By Bonnie Berger
Austin’s 24th annual South by Southwest was nothing short of a roaring success. The atmosphere was complete with excessive foot traffic, eclectic garb and the guarantee that, long after the event is over, your ears will ring for days on end.
With nearly every musical genre represented throughout the SXSW festival, I was less than surprised to pass crowds of confused-looking 20-somethings trying to decide which show to attend.
Oh, the choices.
Although SXSW typically yields a strong return of homegrown and unsigned artists, the international music pool was well represented at this year’s event.
Up-and-coming British indie band The Vaccines did not cease to please as they charmed crowds with their hipster beards and enthusiastic tunes.
Performing at one of AOL’s meticulously planned pop-up shows on Wednesday, the group inoculated the audience with their melodies, making them one of the most sought after South-by acts in the ensuing days.
A refreshing blend of punk and pop, lead singer Justin Young crooned out his tunes with poise. Respectably dressed and properly washed, Young instantly eradicated stereotypical notions of unruly, grungy Brits.
Visibly influenced by the Ramones and nothing short of ear candy, The Vaccines’ music will keep your toes tapping time and a melody lodged in your brain.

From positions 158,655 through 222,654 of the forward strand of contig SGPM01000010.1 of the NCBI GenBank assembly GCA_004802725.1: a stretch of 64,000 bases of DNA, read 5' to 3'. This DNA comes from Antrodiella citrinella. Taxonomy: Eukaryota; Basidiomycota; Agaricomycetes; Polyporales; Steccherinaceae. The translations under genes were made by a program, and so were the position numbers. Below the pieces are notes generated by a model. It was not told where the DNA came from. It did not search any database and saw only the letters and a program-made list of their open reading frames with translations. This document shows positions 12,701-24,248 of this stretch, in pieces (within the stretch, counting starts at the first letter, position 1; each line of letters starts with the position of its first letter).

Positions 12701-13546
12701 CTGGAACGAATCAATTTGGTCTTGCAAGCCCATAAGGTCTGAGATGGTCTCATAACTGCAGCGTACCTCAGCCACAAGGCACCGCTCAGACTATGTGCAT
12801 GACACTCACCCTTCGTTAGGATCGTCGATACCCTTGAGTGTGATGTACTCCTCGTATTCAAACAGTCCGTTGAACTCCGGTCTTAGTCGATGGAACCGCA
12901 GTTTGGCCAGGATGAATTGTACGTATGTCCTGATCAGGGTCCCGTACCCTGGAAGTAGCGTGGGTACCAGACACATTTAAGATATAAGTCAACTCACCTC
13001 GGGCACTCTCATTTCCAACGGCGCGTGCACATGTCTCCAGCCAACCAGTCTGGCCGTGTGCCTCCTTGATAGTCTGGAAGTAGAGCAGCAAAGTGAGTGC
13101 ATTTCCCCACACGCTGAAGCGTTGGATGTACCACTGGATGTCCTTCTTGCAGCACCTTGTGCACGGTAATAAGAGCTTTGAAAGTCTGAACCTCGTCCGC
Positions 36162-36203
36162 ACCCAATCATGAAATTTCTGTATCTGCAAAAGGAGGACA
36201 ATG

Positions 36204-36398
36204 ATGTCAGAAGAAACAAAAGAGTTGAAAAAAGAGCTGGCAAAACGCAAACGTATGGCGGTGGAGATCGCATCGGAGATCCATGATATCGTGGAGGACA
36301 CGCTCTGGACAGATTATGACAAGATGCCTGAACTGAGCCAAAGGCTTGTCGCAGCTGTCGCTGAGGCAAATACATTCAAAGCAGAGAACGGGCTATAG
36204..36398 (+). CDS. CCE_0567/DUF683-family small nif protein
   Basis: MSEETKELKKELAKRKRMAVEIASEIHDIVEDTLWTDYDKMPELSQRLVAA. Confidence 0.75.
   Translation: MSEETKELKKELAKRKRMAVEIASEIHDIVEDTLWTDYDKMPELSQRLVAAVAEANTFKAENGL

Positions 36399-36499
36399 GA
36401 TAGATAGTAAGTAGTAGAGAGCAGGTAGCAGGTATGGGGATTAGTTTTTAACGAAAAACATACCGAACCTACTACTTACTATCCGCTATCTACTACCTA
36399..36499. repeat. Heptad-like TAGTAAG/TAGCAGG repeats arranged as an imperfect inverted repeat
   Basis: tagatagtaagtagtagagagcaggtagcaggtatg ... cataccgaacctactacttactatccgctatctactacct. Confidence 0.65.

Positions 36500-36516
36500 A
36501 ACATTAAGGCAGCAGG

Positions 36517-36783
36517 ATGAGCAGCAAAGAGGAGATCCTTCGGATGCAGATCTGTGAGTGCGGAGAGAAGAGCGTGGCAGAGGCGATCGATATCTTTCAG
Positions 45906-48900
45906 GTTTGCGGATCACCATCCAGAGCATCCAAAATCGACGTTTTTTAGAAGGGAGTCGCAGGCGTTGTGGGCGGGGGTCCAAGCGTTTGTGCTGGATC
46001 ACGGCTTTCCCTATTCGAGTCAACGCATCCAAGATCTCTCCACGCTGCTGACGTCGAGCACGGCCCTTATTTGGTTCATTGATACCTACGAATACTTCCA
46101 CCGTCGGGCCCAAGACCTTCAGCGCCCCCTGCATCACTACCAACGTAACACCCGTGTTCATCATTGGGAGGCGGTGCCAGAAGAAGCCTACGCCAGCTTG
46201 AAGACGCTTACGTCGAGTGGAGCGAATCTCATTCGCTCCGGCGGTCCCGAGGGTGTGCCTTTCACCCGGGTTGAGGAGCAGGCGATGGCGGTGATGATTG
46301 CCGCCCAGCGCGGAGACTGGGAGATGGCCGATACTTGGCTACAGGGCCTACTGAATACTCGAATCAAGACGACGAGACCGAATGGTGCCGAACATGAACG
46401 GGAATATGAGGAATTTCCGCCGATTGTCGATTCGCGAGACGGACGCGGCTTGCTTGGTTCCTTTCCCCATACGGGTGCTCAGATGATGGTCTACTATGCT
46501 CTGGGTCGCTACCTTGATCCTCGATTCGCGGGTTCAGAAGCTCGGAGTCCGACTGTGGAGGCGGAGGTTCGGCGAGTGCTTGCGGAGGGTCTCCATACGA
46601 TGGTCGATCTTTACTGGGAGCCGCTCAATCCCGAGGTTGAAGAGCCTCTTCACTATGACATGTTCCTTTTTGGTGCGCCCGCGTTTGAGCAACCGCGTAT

Let’s move on to Veronica Falls: I simply could not get enough. Pregnant with undertones of Belle and Sebastian, songs captured that quintessentially British sound we Americans adore.
Coincidentally, lead singer and guitarist Roxanne Clifford emits a captivating innocence, holding fans captive as they listen to her balmy vocals.
Keep your eyes peeled for these spunky popsters, as I’ll be shocked if we don’t see much more of them in days to come.
Similarly, London-based alternative rock band Yuck delivered powerful sets, leaving a strong impression upon fans. Don’t be fooled by the name – Yuck is simply delightful, aptly catering to that slightly grungier, more deviant side of us that unabashedly loves the Killers and Radiohead.
Yuck’s popular single “Get Away” is a bit ominous, yet a cheerful base line acts as the guiding light through the dark.
Whether it’s those cheeky accents, their impeccable sense of fashion, or the fact that they are ridiculously talented, SXSW (and this writer) was quite smitten with British groups.
With but a few precious days left before many bands pack up their gear and head back across the pond, there is still a way to experience these bands even if a trip to Austin isn’t possible and that is through their music.
If the music doesn’t appeal, come in search of an eligible Brit rocker – because we all can’t snag princes like Kate Middleton, can we?
Bonnie Berger is a junior journalism major from Austin and a reporter for the Lariat.